PWB: “Hey you’re circus! Us too, come see our show tomorrow?”
Him: “Thanks that would be great!”
Then our bus came and we left.
But we did see him again, armed with only the fact we were called Performers Without Borders he had researched where we were teaching and came along to see us teach a workshop and perform a show the next day!
We have met performers from all corners of the world, but our collective favourites have been the Nicaraguans. A key part of the PWB ethos is to make itself obsolete, that is PWB believes in setting up systems for locals to teach like we do when we’re not on tour. The aim is to “teach the teachers” and eventually PWB is no longer necessary in that place. Because of this we have got to know a groups of performers from Nicaragua very well since they will be continuing to teach after we leave.
Since it’s the end of the tour and we’ve all been getting sentimental I’ve asked each of the team about their favorite day / aspect of the tour. Here’s what we all said:
Oihana: Mmmm… having the team plotting very secretively to make me an amazing birthday day left me in tears of happiness and the horseback ride on the beach during the sunset made me feel free and wild and almost fly (literally). I have some special moments printed on my heart with the kids too, their smiles and cheekyness, being able to understand them made the experience even greater. Oh! And all the rides on packed buses dancing and discovering the popular music, the freedom, the wind and the beautiful scenery that we had while riding on open trucks, the massive fun inside the tiny rickshaws and taxis… All the dances, and more dance and did I mention dance! And my first day swimming (or fighting with the epic waves, I would say…) in the Pacific ocean was soooo nice! And my first time swimming on the lake in Ometepe island… and the other day that we went to the beach with the Nicaraguan performers and today after the show when we went to the lagoon.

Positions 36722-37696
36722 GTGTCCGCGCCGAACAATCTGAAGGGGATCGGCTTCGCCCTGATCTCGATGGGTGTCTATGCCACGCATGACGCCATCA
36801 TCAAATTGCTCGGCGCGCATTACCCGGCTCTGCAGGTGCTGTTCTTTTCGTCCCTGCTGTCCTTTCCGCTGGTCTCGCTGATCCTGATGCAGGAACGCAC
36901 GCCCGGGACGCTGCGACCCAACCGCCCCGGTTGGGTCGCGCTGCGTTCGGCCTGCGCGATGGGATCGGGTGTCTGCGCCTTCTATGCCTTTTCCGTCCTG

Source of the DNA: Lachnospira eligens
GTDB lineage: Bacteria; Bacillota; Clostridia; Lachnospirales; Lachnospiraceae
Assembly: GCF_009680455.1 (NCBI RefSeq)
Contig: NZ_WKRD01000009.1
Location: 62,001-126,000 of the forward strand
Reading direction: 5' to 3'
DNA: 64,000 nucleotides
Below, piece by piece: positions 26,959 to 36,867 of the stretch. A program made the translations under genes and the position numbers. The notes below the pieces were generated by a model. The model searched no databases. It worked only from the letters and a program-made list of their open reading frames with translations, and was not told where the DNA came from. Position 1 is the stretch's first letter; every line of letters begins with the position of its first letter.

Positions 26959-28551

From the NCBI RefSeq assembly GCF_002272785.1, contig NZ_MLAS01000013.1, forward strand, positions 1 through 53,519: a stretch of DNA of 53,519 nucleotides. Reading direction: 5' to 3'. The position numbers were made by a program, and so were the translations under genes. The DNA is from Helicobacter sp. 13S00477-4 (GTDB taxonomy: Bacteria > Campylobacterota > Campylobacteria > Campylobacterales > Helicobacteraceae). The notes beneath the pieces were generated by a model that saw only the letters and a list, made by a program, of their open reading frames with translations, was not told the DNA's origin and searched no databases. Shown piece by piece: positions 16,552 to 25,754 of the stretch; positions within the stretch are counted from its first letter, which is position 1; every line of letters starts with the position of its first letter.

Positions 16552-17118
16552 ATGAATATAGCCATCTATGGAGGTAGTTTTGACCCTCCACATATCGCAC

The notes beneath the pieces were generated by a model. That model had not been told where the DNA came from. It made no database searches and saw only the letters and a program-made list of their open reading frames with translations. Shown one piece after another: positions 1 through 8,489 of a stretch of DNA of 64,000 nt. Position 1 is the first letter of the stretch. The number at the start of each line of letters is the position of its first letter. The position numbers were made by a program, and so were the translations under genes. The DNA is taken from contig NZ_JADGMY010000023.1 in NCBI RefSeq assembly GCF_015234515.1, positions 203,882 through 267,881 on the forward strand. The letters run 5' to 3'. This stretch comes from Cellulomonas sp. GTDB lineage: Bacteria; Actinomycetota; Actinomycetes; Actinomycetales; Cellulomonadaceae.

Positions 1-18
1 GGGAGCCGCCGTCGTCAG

Paddy: One of my favorite moments on tour was one Saturday morning in Leon when the house was being fumigated and we had to eat breakfast outside. The night before I may have been salsa-ing a little too hard and went to curl up in my chair to feel sorry for myself, forgetting it was a rocking chair. I hit the dirt (which there was a lot of) in quite a serious way and lots of laughter ensued.
Karen: The first big group show we did in Leon with the “zanquistas” stilt walkers, the guys from El Nido de las Artes and us. We did a big parade down to the cathedral and got to see the skills these other performers had, we also had a giant crowd! Other favorite moments were (almost) crowd surfing on a bunch of school kids, who then made us sign autographs for over 30 minutes after a show in Managua. I also really enjoyed the first big trek we went on with the kids from Barrilette to the Barrio 30 minutes away. There was about 25 kids including 10 or so under 5, and us hiking through a rubbish dump, up a hill and into a really poor barrio built on top of an old dump, the view from the hill was amazing and the kids chatted to us in Spanish the whole way there. The fact NONE of them even slightly complained about the walked really impressed me.